Leger X WIN: Cost of Living Study

May 15, 2024

WIN International, the world’s leading association in market research and polling, has published the Annual WIN World Survey – WWS 2024 – exploring the views and beliefs expressed in 33,866 surveys worldwide in 39 countries across the globe. Leger conducted the study in Canada and the United States. WIN has released the latest survey results to uncover the findings, any improvements, or developments made globally, giving a nuanced picture of global financial comfort amidst the backdrop of rising living costs.

Living comfortably in the current financial situation

Despite the escalating cost of living, there has been a 3% increase globally in the percentage of individuals reporting that they are “living comfortably” compared to last year. Sweden is first, with 56% of respondents affirming their financial comfort.
Education emerges as a significant determinant: 54% of those with no education or only primary school education report struggling financially, whereas individuals with a Master’s or PhD cite financial struggle at a significantly lower rate of 26%.
Regional disparities are also evident, with Europeans and individuals from the Asia-Pacific region being more inclined to report “living comfortably” at 32% and 29% compared to counterparts in the Middle East (15%), the Americas (23%), and Africa (25%).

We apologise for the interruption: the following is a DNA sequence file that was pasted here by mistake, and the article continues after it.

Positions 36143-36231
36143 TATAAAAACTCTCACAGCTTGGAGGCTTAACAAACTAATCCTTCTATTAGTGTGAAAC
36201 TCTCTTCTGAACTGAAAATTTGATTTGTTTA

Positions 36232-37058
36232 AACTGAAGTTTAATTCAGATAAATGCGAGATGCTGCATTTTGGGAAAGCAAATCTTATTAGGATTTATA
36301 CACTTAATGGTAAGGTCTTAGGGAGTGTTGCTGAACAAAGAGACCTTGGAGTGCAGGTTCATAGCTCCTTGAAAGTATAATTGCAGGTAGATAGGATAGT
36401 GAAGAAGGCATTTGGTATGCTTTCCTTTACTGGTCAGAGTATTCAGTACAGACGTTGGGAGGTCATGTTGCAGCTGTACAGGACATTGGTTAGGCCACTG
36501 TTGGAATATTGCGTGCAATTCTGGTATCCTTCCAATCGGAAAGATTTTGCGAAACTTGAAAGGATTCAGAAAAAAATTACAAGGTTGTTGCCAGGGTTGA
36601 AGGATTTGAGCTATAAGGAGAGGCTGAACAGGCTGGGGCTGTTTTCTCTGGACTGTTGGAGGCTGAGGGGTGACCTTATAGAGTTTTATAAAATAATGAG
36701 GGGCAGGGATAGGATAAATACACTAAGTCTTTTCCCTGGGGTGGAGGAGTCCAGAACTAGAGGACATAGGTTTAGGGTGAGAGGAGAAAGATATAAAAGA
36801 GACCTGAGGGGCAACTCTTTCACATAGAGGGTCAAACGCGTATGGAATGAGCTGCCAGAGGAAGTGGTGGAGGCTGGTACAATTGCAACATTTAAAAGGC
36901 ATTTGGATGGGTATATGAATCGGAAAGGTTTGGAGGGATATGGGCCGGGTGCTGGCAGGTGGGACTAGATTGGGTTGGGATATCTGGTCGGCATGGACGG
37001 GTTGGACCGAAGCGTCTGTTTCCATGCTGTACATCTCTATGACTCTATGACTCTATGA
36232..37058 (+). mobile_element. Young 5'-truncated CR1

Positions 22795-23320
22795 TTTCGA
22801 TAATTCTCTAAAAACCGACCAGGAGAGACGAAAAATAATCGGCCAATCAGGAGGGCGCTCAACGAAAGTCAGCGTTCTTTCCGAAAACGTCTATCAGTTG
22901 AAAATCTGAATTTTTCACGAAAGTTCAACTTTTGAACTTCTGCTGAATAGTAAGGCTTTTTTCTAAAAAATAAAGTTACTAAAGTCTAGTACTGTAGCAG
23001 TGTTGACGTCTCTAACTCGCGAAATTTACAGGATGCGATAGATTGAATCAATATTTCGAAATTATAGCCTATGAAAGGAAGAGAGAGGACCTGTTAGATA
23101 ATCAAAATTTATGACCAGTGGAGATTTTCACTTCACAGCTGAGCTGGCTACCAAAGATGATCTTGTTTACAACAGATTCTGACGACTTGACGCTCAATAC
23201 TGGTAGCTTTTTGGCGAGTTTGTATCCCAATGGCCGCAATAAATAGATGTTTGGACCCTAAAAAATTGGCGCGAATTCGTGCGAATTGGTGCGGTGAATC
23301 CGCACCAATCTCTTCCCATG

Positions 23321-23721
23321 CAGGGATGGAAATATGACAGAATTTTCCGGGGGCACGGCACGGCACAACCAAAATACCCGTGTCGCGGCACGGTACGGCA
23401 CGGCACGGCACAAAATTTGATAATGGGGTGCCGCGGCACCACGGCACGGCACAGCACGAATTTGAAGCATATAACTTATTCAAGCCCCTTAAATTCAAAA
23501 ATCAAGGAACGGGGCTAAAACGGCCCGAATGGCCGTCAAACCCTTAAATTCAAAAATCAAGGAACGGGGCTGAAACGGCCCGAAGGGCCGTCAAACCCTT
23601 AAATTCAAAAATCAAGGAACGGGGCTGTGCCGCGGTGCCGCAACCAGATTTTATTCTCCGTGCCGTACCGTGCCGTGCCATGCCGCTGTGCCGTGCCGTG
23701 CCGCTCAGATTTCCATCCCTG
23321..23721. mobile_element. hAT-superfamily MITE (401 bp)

Reducing expenses to fight the cost of living

In an effort to improve their financial circumstances, many individuals have recently implemented cost-cutting measures, with a global average of 42% indicating they have trimmed expenses in the past month. Additionally, 30% express intentions to actively reduce expenses in the coming months in response to the escalating cost of living.
A positive correlation between age and expense reduction emerges, with younger individuals aged 18-24 less inclined to cut expenses (37%), while older generations aged 65 and above are active in expense reduction (42%). Regarding gender dynamics, men exhibit a lower propensity to reduce expenses, with 26% indicating no plans for financial changes and a smaller percentage already having implemented changes (40%) compared to women (44%).
Education and employment status also influence individuals’ propensity for spending adjustments. Those with higher levels of education, such as Master’s or PhD holders, are most likely to perceive no need for alterations in their spending habits (32%), as are retired or disabled individuals (31%).

Vilma Scarpino, President of WIN International Association, says:
“In the face of rising costs, there’s a glimmer of financial comfort globally. Age, gender, education, and employment status all shape spending behaviors, emphasizing the need for tailored strategies to navigate financial challenges. At WIN we’re monitoring the shifts of financial comfort around the world, hoping to encourage change and support for those who need it the most.”

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